WASHINGTON, March 30 (UPI) -- The Defense Department has sent a letter, possibly to hundreds of service personnel, apologizing for wrongly inoculating them with a controversial anthrax vaccine after a federal judge ordered the program stopped.
The timing of the letter, however, appears to forestall additional requirements directed by that judge, Emmet Sullivan of the U.S. District Court in the District of Columbia, and could create even more friction between him and the Pentagon.
Sullivan is expected to rule in the next couple of days on whether Defense Secretary Donald Rumsfeld is in contempt of court for failing to promptly halt inoculations of defense personnel with the controversial medication, called Anthrax Vaccine Absorbed or AVA.
The Pentagon vaccinated about 500 people after Sullivan issued his order last Oct. 27, with some of the shots being given as late as March 7 of this year.
Sullivan also is supposed to rule on a Defense Department request to modify the injunction, a decision that could lead to a formal resumption of the vaccination program. He has expressed displeasure with the Pentagon's handling of the injunction, however, even suggesting "systemic ineptitude" at one point.
Attorneys representing the department have returned the favor, telling Sullivan on March 21 they were preparing to go over his head and appeal the case if he refused to modify the injunction.
During the March 21 hearing, the Defense Department's attorneys said military readiness is being damaged by the halt in the program. In January, the department obtained from the Food and Drug Administration -- in another highly controversial move -- an Emergency Use Authorization, allowing the inoculations to proceed. The lawyers asserted Sullivan should recognize the emergency authorization as a legal way for the department to continue giving the shots despite the injunction.
The letter of apology appears to stem from a discussion during a hearing on Feb. 14. Opponents to AVA suggested those given the shots after the court issued the injunction should be notified of their rights.
"I think they should be given some notice," Sullivan said. "Notice of whether they have rights or not? I'm not so sure. Maybe at the end of the day the court will direct the government to at least tell them that at the time they were inoculated there was an outstanding court order."
Sullivan said he felt "very strongly about (notification)," and added those inoculated incorrectly perhaps should be sent a copy of the court order and "let the chips fall where they may."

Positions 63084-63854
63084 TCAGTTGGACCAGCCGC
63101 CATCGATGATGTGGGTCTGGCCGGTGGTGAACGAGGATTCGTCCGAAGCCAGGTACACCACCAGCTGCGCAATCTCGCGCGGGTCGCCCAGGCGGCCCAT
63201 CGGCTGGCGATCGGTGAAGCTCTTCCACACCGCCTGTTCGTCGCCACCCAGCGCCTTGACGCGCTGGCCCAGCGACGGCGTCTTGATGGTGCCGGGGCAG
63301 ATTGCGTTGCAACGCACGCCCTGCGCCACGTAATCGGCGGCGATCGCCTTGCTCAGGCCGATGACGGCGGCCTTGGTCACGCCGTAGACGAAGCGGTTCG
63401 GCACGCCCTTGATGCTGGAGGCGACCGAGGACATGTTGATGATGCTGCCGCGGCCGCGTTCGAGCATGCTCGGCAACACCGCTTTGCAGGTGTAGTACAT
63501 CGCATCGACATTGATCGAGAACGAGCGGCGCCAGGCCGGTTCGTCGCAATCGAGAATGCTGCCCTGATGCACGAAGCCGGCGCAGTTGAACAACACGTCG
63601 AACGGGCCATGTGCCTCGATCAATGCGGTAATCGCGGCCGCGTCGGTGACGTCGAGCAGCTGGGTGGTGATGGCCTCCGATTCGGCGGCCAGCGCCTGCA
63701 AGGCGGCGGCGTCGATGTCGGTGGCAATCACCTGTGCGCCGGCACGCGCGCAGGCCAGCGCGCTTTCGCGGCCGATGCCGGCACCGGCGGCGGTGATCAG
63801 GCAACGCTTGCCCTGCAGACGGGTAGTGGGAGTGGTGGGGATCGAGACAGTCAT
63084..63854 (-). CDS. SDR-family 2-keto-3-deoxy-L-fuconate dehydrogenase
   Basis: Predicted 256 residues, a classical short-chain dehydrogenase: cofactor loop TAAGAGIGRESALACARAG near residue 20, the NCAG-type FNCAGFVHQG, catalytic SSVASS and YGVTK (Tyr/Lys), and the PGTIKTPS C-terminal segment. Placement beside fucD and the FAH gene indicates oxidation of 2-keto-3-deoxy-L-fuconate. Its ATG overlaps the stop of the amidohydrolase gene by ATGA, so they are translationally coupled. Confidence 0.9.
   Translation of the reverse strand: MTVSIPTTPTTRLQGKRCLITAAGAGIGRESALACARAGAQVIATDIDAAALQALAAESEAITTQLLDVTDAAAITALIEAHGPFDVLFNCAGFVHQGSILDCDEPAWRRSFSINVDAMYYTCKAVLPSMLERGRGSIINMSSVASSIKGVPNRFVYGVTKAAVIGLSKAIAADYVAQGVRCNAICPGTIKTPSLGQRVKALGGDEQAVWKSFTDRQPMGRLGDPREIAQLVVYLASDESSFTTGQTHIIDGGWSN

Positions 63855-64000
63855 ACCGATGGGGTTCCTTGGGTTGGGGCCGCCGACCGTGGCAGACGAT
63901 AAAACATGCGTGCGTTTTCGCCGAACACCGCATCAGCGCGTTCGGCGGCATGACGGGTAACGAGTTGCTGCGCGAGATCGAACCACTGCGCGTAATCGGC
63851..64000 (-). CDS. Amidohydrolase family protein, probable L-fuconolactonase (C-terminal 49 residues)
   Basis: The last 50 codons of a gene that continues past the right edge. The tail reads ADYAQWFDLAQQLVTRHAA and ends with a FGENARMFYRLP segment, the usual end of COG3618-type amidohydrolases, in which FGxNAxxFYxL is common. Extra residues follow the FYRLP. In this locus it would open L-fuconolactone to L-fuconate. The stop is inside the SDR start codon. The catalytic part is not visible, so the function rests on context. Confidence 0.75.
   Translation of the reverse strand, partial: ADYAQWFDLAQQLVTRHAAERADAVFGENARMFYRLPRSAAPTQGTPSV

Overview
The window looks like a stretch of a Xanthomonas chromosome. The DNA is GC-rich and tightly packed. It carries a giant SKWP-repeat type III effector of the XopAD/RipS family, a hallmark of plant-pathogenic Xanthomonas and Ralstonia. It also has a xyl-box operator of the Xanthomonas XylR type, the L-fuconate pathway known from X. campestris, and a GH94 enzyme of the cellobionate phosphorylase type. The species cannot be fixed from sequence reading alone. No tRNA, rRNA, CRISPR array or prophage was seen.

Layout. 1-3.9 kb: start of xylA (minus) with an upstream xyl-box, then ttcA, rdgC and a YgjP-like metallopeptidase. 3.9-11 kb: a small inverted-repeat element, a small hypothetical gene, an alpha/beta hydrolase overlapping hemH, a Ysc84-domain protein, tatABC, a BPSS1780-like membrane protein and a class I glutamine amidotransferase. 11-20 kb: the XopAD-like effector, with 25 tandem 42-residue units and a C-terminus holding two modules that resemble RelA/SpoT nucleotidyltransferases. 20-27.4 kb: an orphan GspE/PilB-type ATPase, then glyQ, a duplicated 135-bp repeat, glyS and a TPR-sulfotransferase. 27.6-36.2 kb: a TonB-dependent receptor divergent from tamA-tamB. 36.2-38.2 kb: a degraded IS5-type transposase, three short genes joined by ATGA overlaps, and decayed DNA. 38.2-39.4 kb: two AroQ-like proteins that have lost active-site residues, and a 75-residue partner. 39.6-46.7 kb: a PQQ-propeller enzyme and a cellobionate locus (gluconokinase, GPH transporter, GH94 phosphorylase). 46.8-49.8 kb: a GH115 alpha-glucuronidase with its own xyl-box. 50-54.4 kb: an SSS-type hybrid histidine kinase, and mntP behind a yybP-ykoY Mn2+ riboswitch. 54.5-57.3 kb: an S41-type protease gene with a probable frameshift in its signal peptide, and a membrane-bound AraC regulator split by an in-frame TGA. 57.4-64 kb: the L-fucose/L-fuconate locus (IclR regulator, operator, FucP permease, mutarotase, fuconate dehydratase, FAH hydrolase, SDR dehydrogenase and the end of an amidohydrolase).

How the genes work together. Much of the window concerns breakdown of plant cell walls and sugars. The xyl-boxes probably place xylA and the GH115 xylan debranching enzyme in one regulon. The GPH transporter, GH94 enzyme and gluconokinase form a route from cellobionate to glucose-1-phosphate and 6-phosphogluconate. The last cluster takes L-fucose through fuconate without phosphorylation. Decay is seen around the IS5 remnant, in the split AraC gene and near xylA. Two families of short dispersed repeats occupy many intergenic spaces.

On March 21, Sullivan and Defense Department counsel Brian Boyle engaged in a protracted discussion over the letter and to whom it should be sent. He said the Pentagon did not want to send it to personnel who were inoculated incorrectly the first two days after the injunction because it was unreasonable to expect the order to be carried out instantaneously.
The vast majority of those inappropriately inoculated received the shots in the first two days after the injunction. Leaving out those vaccinated during the first 48 hours would greatly reduce the number of people notified.
Boyle admitted, however, some inoculations were given as late as March 7, when nine marine reservists were vaccinated in Cincinnati. Other vaccinations have taken place as well.
"The inoculations were not an attempt to keep the program alive," Boyle said.
Sullivan again indicated he thought the Defense Department was not taking the injunction seriously.
"This is not a small claims court." he said. "This is a federal court."
Sullivan then directed that a letter be sent over Rumsfeld's signature.
Unknown to Sullivan at the time, however, the letter already had been sent and signed by Col. Steven Jones, director of the Military Vaccine Agency.
"This letter is not any sort of a health warning," Jones wrote. "You received the same vaccine that was given to other military personnel prior to Oct. 28, 2004."
The letter did apologize, however, and offered further information via a Web site.
Defense Department lawyers later filed a clarification with the court, saying the letter, dated March 8, already had been mailed to approximately 90 percent of the affected service personnel.
It is not clear how Sullivan will react to both the timing of the letter and the fact the court was not promptly informed. Given that he directed Rumsfeld to send the letter, only to be told later that the letter already had gone out -- and given his unhappiness with the Pentagon's handling of other aspects of the controversy over the past two years -- Sullivan may take a harder line.
The next hearing on the injunction, the letter and the contempt order is scheduled for April 1.